What to Expect at a Fancy Restaurant

The news spread quickly among British food lovers late last year: a newly opened sushi bar in London with nine seats had obtained the dubious honour of becoming the most expensive restaurant in Britain.

The no choice, set-price cost of dinner for one at The Araki, which is named for owner-chef Mitsuhiro Araki, is £300 ($630). And that’s without sake or service. All nine seats at The Araki are booked for weeks in advance. Araki has acknowledged that his restaurant is pricey, but he justifies this by explaining that he sources the finest produce he can find: squid from South Africa, bluefin tuna from Ireland and Portugal, Alba truffles from Italy.

And to be fair to him, he does produce the best sushi and seafood in London, and he regularly rejects up to 60 percent of what appears to be perfect raw tuna to serve only the finest portions.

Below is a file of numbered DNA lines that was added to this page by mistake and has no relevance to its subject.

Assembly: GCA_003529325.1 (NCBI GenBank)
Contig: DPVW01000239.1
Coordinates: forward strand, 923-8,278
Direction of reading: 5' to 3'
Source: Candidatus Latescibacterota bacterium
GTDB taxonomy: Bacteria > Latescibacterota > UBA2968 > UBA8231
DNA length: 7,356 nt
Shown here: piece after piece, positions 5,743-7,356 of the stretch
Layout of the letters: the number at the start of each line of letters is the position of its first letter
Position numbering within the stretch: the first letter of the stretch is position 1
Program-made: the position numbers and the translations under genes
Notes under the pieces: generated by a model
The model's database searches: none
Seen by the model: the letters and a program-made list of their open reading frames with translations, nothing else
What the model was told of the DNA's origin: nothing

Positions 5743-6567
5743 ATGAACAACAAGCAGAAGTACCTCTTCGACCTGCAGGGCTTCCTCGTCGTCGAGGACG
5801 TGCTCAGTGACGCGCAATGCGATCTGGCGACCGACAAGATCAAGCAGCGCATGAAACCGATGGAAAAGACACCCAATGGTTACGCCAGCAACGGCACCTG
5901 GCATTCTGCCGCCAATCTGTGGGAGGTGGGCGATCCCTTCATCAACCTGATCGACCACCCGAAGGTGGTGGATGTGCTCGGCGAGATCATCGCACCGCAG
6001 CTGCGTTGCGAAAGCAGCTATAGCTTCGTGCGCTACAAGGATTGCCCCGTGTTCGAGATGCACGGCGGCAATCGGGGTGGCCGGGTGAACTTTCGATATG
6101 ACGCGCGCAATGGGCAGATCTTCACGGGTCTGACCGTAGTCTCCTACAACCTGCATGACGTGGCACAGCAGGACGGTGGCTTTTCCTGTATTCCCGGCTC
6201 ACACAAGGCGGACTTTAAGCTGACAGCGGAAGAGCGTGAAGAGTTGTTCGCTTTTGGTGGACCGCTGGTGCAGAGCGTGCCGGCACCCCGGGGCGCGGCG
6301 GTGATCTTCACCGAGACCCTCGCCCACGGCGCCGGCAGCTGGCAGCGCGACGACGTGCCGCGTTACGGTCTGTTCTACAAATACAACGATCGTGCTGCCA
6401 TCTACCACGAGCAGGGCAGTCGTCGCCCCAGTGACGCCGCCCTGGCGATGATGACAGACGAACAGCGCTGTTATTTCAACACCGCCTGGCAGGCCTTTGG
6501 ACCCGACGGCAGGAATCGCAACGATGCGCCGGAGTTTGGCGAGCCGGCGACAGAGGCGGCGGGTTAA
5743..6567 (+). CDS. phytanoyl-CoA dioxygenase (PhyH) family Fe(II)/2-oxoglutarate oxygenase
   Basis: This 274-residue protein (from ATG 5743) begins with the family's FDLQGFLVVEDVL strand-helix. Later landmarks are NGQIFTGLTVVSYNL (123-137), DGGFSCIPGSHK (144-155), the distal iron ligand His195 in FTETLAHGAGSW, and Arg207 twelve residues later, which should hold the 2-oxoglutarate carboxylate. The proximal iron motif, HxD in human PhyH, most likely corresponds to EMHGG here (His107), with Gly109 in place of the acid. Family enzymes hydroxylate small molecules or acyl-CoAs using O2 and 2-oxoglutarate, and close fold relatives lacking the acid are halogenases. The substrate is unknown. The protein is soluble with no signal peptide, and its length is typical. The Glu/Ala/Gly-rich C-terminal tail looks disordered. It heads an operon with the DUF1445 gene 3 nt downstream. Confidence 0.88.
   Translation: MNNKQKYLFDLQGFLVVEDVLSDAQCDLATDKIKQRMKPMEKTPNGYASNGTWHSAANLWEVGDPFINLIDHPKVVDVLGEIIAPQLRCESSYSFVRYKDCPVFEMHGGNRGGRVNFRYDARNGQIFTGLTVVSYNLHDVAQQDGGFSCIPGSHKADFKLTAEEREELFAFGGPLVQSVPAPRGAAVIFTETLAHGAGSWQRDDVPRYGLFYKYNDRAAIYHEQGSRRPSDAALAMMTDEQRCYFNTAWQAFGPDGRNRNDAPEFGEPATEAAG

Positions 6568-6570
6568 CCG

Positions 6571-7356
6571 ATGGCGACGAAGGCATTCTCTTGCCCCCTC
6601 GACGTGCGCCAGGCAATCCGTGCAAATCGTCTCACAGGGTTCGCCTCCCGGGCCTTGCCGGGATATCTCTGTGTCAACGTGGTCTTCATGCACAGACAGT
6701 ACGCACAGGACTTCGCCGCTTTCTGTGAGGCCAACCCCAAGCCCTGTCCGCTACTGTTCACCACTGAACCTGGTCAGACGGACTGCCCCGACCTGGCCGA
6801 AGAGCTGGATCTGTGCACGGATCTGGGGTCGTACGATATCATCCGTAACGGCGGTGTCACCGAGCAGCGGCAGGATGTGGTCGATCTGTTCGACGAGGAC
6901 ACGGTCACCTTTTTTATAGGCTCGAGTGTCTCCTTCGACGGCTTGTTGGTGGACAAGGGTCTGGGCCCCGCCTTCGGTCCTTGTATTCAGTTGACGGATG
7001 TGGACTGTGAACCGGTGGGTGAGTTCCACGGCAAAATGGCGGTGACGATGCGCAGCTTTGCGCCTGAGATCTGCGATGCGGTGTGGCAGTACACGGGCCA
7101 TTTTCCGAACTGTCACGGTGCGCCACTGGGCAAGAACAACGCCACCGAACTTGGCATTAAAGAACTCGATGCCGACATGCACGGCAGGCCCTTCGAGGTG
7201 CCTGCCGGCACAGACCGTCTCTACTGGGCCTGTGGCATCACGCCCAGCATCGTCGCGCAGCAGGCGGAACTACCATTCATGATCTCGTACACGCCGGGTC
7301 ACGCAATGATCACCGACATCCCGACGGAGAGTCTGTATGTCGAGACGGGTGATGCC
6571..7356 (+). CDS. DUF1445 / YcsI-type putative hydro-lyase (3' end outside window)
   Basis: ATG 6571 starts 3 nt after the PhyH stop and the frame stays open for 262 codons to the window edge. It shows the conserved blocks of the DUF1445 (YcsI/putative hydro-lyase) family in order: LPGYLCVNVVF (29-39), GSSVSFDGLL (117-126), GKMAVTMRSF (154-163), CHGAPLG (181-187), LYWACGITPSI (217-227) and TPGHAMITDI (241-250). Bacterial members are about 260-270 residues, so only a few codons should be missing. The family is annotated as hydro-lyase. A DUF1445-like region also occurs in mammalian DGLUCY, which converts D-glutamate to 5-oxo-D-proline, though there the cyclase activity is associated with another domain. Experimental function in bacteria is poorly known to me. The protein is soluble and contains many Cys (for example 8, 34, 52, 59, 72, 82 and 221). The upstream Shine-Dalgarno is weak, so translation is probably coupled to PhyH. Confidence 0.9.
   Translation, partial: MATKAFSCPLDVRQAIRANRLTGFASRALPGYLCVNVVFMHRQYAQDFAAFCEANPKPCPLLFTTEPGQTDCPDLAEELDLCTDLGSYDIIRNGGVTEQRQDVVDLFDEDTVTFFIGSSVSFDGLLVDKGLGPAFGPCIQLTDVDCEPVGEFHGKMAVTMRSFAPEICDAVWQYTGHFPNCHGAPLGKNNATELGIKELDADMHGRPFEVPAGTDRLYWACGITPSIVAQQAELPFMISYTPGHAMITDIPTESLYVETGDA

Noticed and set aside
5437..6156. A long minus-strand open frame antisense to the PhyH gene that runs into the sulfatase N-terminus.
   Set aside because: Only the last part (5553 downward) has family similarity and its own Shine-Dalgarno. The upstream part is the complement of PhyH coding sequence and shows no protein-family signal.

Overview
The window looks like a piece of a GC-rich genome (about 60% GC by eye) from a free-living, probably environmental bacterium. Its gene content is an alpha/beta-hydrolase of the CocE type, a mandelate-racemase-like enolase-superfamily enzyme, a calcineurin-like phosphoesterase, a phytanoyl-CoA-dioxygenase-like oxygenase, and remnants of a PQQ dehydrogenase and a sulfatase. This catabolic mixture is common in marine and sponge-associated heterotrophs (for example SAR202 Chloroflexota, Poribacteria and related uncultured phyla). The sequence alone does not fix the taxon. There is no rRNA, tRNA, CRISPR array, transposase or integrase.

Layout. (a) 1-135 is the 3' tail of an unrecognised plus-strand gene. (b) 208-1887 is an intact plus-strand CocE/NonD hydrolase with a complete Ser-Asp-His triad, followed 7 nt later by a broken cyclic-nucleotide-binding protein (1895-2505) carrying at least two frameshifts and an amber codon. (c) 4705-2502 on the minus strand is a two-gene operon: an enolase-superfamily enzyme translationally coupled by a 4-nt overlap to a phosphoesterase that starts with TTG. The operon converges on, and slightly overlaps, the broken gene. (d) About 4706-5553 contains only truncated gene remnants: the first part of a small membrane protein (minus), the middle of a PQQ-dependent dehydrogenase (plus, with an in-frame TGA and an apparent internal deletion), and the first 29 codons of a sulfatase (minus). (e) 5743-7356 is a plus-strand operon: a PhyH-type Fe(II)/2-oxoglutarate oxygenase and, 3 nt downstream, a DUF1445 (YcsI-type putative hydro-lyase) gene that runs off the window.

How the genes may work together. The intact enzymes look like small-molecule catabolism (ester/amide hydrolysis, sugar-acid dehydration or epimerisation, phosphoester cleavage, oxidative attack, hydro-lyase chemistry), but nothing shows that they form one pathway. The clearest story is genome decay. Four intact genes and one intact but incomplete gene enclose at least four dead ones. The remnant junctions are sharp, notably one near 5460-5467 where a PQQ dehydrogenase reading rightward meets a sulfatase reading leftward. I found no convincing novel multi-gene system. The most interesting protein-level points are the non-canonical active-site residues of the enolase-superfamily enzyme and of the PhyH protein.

Wonderful meal or not, £300 per person is pretty steep, and even the mega-rich like to know that they’re getting value for their money. Can diners be sure that the food is worth the stunningly hefty bill?

That may be an unanswerable question – high-end food has become a luxury that may be artificially inflated because of its scarcity and the growing number of wealthy and adventurous eaters – but here’s an attempt to measure what you can get for your money at some of the world’s most expensive restaurants.

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